As you continue south along Highway 93 you’ll get to Saskatchewan River Crossing. This is the only place between Jasper and Lake Louise that there are services, such as gas and lodging, so you could stay here although accommodation is limited so would again need to be reserved in advance. The alternative is to continue another 47 miles (75km) to Lake Louise.

Lake Louise

The highlight of Lake Louise is of course the lake! Lake Louise is the most beautiful color as a result of the rock flour which comes into the lake from the surrounding melting glaciers. At one end of the lake is the famous Chateau Lake Louise where you can choose to stay for a night or two if you’re not on a budget!

Staying a night in Lake Louise if you didn’t stop off at Saskatchewan River Crossing is probably a wise move, as the next opportunity is not until Banff.  Check the Banff Lake Louise Tourism website for details of places to stay.

A great highlight of a visit to Lake Louise is a trip in the Lake Louise sightseeing gondola which is open year round.

Lake Louise to Banff

40 miles (63km)

Before you leave Lake Louise take a side trip to Moraine Lake, another beautifully colored Rockies lake. Coming out of Lake Louise you have two choices for the route – either Highway 1 or Highway 1A – both are exactly the same distance but 1A was built as an alternative route for tourists to use who want to amble along rather than speed down the main highway. Choose 1A for a more relaxed drive with increased opportunity to stop off and admire the amazing Rocky Mountain scenery which is all around you.

Spend an hour or two at Johnston Canyon where you can walk alongside the waterfalls, or hike up a little further to the ‘Ink Pots’ where you’ll see some very colorful spring-fed ponds!


The town of Banff is the largest community within the National Park and is a place where you could easily spend several days to a week enjoying the town and the surrounding natural beauty. The town itself is nice, though obviously very tourist-oriented so may be a little too commercial for some tastes, but there are many places to stay here, or you can choose to stay in the town of Canmore which is a little further south and just outside the National Park borders.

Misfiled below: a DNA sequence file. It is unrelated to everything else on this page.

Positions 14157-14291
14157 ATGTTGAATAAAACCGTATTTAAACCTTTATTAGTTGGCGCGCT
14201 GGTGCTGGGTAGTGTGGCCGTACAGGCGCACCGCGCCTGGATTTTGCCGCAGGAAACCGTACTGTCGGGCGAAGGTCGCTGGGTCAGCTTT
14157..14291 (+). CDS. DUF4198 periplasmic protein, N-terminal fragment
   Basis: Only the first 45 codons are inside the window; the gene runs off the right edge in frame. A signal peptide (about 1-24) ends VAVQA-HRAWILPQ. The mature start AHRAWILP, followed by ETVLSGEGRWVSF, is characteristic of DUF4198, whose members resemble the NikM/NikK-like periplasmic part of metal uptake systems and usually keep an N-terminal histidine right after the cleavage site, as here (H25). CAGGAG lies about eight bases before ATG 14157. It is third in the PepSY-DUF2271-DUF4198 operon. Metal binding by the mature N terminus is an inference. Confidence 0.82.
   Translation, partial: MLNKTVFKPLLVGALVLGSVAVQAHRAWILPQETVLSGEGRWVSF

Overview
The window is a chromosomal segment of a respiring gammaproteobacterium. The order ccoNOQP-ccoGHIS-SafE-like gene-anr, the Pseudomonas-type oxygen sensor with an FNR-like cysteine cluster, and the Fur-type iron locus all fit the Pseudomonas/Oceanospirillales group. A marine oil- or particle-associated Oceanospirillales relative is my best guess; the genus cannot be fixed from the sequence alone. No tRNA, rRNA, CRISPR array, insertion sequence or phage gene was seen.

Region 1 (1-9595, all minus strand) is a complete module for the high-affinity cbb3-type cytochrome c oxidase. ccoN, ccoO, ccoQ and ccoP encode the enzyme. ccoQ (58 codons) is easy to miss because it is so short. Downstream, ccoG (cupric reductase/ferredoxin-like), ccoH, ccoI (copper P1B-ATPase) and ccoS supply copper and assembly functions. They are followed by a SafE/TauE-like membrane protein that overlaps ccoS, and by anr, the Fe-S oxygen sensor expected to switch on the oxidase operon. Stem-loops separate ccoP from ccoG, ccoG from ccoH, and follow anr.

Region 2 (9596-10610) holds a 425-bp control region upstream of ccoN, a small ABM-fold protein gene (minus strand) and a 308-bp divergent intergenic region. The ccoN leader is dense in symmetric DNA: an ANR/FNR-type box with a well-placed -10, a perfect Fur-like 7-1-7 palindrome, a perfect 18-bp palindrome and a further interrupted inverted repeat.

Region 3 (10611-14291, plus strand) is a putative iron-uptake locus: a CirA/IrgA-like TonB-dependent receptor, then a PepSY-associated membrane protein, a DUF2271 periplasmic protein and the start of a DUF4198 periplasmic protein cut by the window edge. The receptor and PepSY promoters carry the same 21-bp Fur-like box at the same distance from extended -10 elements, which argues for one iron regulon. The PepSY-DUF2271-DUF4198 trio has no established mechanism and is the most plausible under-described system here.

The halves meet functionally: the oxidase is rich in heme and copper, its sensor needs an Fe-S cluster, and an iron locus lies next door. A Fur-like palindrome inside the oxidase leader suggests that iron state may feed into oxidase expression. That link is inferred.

Highlights in the Banff area include the world-famous Banff Springs Hotel, opened at the height of the Canadian Pacific Railway in 1888 and re-built in the 1920’s after a fire and of course there is great scenery all around – Mount Rundle is one of the most recognizable mountains in this part of the Rockies, though there’s also Sulphur Mountain, lakes like Lake Minnewanka and Two Jack Lake, plus many outdoor recreation opportunities everywhere you look!

Banff to Radium Hot Springs

80 miles (128km)

You need to travel back on yourself slightly from Banff, up Highway 1 until you reach Highway 93. Take Highway 93 which will take you through Kootenay National Park to Radium Hot Springs. If you fancy a relaxing swim, stop off at the Hot Springs complex where you can enjoy the hot spring pool at a temperature of around 104F (39C) or the cooler swimming pool at 84F (29C).

In the nearby village of Radium Hot Springs you’ll find a good range of lodgings and places to eat. Visit the Radium Hot Springs website for further information.

Radium Hot Springs to Golden

66 miles (105km)

At Radium Hot Springs you go north on Highway 95 to Golden. Golden is another town which has a number of amenities and places to stay so may be a good stop off point. Visit Tourism Golden website for further information.

Golden to Revelstoke

94 miles (150km)

Leave Golden by heading north on Highway 1 which takes you through both Glacier National Park and Mount Revelstoke National Park on your way to the city of Revelstoke. Again you will see some stunning scenery along the way and have many opportunities to stop and take it all in. The Revelstoke Website Information Portal has information on where you can stay in the area.

Revelstoke to Kamloops

160 miles (250km)

Continue on Highway 1 which, after some driving, will bring you back into Kamloops! You’ll pass through a number of both large and small communities along the way should you decide to stop for the night before reaching Kamloops – towns like Salmon Arm and Chase would be your best bets.

Kamloops to Vancouver

270 miles (430km) via Highway 1

Leaving Kamloops you have the same two choices which you had at the beginning of your tour. If you came up via Highway 5, why not take Highway 1 back, or vice versa?! The Highway 1 route is longer (as you’ll see from the mileages above) so it really depends on what time you have available.